When a designer gets stuck, they often turn to design inspiration websites to satisfy their curiosity. It’s nice to watch someone with amazing talents showcase a design but I’ve also found fixating on inspirational ‘design porn’ can be harmful to the creative process.

 

What is ‘design porn’?

‘Design porn’ is a tongue-in-cheek term to describe any form of design that is foremostly pleasing to experience but may not be practical in the real world. Communities like Dribbble and Pinterest are usually home to these purveyors of pleasant pixels.

For example, a designer might challenge themself to completely redesign the Facebook news feed to look like a slick interpretation of the Instagram feed. The redesigned interface now looks more visually appealing because every post includes imagery like Instagram.

But during this redesign process, the designer has ignored important factors like how Facebook users prefer to see or interact with their news feed in favour of making just a beautiful visual design. The design concept is uploaded to Dribbble and other users praise the work for looking good, but in reality the redesign is more difficult to use than the existing experience. The redesign lacks the substance of the original so it can’t be considered an improvement. It is just design porn.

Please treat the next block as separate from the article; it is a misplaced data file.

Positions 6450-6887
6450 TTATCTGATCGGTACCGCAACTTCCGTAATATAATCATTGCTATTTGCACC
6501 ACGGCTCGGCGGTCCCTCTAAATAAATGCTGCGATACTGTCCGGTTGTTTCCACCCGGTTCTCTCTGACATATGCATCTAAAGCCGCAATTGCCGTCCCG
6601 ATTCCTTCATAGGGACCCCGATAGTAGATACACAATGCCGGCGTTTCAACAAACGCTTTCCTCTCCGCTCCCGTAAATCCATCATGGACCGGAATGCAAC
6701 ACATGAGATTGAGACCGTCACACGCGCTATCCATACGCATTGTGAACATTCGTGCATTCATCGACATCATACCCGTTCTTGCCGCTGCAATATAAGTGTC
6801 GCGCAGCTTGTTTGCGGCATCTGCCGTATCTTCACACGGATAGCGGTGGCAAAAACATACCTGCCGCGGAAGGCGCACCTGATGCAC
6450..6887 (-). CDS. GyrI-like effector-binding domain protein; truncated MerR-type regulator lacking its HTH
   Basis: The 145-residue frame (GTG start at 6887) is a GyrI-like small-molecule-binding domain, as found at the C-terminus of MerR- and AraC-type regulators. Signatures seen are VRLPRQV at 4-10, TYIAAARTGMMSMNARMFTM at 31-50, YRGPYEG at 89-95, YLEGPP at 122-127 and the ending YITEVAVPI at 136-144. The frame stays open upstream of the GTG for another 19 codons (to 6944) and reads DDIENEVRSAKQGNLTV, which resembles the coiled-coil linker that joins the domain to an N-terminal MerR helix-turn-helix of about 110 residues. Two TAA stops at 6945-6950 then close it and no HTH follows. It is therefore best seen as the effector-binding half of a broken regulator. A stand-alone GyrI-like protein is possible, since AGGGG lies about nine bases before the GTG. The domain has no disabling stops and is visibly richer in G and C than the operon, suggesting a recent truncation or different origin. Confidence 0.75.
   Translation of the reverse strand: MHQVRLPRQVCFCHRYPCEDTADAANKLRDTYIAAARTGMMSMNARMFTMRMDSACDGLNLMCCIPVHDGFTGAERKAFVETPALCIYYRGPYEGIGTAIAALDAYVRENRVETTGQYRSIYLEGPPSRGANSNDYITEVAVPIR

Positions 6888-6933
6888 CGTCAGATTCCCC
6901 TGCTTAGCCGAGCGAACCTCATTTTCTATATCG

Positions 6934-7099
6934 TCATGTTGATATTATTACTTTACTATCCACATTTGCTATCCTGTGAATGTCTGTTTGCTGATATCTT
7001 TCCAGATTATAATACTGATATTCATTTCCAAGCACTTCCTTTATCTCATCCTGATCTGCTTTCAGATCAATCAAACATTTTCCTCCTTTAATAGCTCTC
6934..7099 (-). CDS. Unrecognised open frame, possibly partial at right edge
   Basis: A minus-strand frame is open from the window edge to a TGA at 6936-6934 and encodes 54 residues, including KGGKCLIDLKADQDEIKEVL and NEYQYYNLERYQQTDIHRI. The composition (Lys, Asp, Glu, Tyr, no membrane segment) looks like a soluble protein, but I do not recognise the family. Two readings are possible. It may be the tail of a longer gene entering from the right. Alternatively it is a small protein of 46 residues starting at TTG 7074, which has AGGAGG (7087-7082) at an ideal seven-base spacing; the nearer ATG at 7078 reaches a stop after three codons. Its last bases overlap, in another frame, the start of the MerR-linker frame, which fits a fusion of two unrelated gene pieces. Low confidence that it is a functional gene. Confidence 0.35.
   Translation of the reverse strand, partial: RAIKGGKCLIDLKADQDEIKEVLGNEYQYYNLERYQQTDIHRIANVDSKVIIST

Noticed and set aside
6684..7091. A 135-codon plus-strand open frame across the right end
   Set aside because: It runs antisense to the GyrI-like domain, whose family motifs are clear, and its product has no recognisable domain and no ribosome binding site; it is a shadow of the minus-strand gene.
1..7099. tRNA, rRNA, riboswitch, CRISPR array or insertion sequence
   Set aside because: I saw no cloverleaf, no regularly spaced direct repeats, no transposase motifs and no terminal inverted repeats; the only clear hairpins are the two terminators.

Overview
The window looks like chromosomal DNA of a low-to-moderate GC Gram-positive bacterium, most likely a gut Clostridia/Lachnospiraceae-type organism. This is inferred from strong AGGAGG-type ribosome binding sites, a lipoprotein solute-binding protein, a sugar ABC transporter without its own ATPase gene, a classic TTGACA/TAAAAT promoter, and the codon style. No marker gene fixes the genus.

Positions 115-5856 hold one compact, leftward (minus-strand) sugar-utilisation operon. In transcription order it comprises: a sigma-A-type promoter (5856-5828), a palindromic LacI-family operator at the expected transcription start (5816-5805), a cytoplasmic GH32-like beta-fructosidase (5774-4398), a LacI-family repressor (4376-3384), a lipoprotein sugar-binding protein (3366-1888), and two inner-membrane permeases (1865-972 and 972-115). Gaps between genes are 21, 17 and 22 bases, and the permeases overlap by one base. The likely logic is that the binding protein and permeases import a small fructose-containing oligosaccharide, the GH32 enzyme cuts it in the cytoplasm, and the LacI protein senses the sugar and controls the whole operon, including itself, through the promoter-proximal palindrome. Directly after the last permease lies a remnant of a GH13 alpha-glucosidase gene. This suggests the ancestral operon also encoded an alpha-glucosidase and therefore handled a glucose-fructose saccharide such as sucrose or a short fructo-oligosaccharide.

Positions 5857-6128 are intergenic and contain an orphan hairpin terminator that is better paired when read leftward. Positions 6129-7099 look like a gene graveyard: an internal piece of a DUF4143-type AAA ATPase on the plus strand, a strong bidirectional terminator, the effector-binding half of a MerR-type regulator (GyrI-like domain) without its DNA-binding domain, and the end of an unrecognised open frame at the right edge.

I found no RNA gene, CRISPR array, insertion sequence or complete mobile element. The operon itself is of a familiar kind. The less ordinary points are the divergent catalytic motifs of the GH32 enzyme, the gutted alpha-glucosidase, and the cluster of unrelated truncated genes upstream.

Comparing yourself to other designers

Dribbble and Pinterest are major hunting grounds for design talent, which encourage designers to create this kind of speculative work.

There is a lot of incredible design work on these sites that will help give you ideas. The problem with design inspiration is it can also lead you to fixate on comparing your work to speculative work. And that can be damaging.

Seemingly perfect designs can make you unfairly critical of your work, which may have lost some of it’s visual gloss through client revisions, project changes, user testing outcomes, and other factors. The speculative work you admire might’ve even been created so the maker can flaunt their skills and get paying work. This kind of work prioritises style over substance like a peacock shaking their flashy feathers to impress a mate. Although it’s tempting to look, you may be better off abstaining from this kind of inspiration and search for better ideas elsewhere.

 

Doing great work within constraints

Designers love working on unconstrained, greenfield projects that let them put their personal touch on a product. But chances are you’re more likely to work for an established business with pre-defined needs and expectations. Under these circumstances, a designer may have fewer design tools to use inside a rigid business framework, but this is often a blessing. The clearer the design objectives, the more likely you’ll be armed with a deeper understanding of the client, customer’s needs, and you’re purpose as a designer.

Working with an established product or brand forces designers to be more creative and solve problems that fit into an existing ecosystem. A designer making speculative design porn may struggle to create a practical solution because their ideas are based purely on guesswork.